Pureed Vegetable Soups

Making soup from scratch can seem like a special-occasion project, but you don’t have to wait until your neighbor gets the flu to do it. Pureed vegetable soups are an especially great way to use up extra produce, even broccoli or carrots that look like they have had their day. Once you learn a few simple steps, you can use the same approach for almost any type of vegetable soup.

The three main components of a pureed vegetable soup are the:

  • Main ingredient, such as butternut squash, potatoes, carrots, peas, or asparagus
  • Mirepoix, which is the French term for a fine dice of flavorful vegetables, usually onion, carrots and celery, that form the base of the soup
  • Broth

First, plan how you are going to cook the main ingredient. If it’s a long-cooking food, such as winter squash, I prefer to cook it separately and then add it to the soup later. For example, I like to halve butternut squash, remove the seeds, and then roast it on an oiled baking pan at 400 degrees F. until tender, about 45 minutes to 1 hour, then scoop out the flesh. (Don't let the prospect of cutting squash in half deter you—simply cook the squash whole. Before placing whole squash in the oven, be sure to pierce the skin with a fork or knife to allow the steam to escape.) Tender vegetables like asparagus or peas can cook in the soup. But no matter what your main vegetable is, be sure to cook it until completely tender for a smooth, velvety soup.

To start a soup, I usually pour enough oil to cover the bottom of a sturdy stock pot or Dutch oven over medium-low heat. I then add onions, carrots and celery chopped into 1/4 inch dice and cook, stirring often, until tender but not browned, about 12 minutes. Make sure the mirepoix is chopped fine so it cooks quickly and thoroughly—you don’t want any crunch in this type of soup. You can also stir in spices, chopped garlic, or fresh herbs as you cook the mirepoix.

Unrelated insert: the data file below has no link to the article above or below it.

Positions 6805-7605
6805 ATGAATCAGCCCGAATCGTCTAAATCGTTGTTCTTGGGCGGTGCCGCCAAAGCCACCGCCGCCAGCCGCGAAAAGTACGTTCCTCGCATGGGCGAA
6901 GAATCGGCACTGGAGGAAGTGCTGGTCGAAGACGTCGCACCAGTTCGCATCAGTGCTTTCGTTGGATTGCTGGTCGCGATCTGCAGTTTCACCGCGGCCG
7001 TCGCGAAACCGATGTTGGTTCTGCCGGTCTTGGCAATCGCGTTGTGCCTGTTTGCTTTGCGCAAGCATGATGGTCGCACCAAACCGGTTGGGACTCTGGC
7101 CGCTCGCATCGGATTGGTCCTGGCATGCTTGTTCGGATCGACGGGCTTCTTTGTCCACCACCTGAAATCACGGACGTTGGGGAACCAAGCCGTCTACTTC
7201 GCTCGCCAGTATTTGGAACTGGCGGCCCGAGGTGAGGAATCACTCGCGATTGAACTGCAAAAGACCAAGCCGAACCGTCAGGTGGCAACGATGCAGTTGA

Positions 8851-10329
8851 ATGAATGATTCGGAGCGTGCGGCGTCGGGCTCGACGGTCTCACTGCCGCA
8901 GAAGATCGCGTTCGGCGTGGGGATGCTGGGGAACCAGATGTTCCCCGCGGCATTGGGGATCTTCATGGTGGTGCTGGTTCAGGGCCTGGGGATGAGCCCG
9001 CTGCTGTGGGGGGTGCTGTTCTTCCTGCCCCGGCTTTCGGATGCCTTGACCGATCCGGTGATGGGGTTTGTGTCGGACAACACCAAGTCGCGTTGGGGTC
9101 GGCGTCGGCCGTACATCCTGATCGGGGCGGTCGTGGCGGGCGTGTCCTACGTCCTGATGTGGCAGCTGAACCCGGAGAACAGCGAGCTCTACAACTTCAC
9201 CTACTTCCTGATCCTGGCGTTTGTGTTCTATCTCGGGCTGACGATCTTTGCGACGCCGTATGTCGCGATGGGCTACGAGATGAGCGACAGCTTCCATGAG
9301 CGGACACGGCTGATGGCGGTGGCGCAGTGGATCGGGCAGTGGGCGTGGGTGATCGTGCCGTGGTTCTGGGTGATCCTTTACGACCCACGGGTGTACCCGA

Now it’s time to add the main ingredient. For raw vegetables like broccoli, trim any tough ends and chop  into even pieces about ½ inch in size. Cover with enough low-sodium stock or broth—about 2 inches of broth above the vegetables—so that the vegetable has room to move in the pot but isn’t drowning in liquid. You’ll need 1 to 2 quarts for most soups; just add water if you need more liquid. Bring to a boil, then reduce to a simmer and cook, covered, until the vegetable is thoroughly cooked or, with pre-cooked vegetables, has had the chance to pick up the flavors in the soup (anywhere from 5 minutes for peas to over 20 minutes for potatoes).

When the vegetable is tender—not al dente!—season the broth well with salt and pepper. Allow to cool slightly, then puree the soup until smooth, using a blender or an immersion blender. Taste again and add more salt and pepper, if needed, or flavor boosters like fresh lemon juice, chopped fresh parsley or chives, a dash of soy sauce, or a hit of cayenne pepper.

Reheat the soup, if necessary, and serve with a dollop of cream, sour cream, or plain yogurt. Next time you have an abundance of vegetables, a delicious pureed vegetable soup may just hit the spot.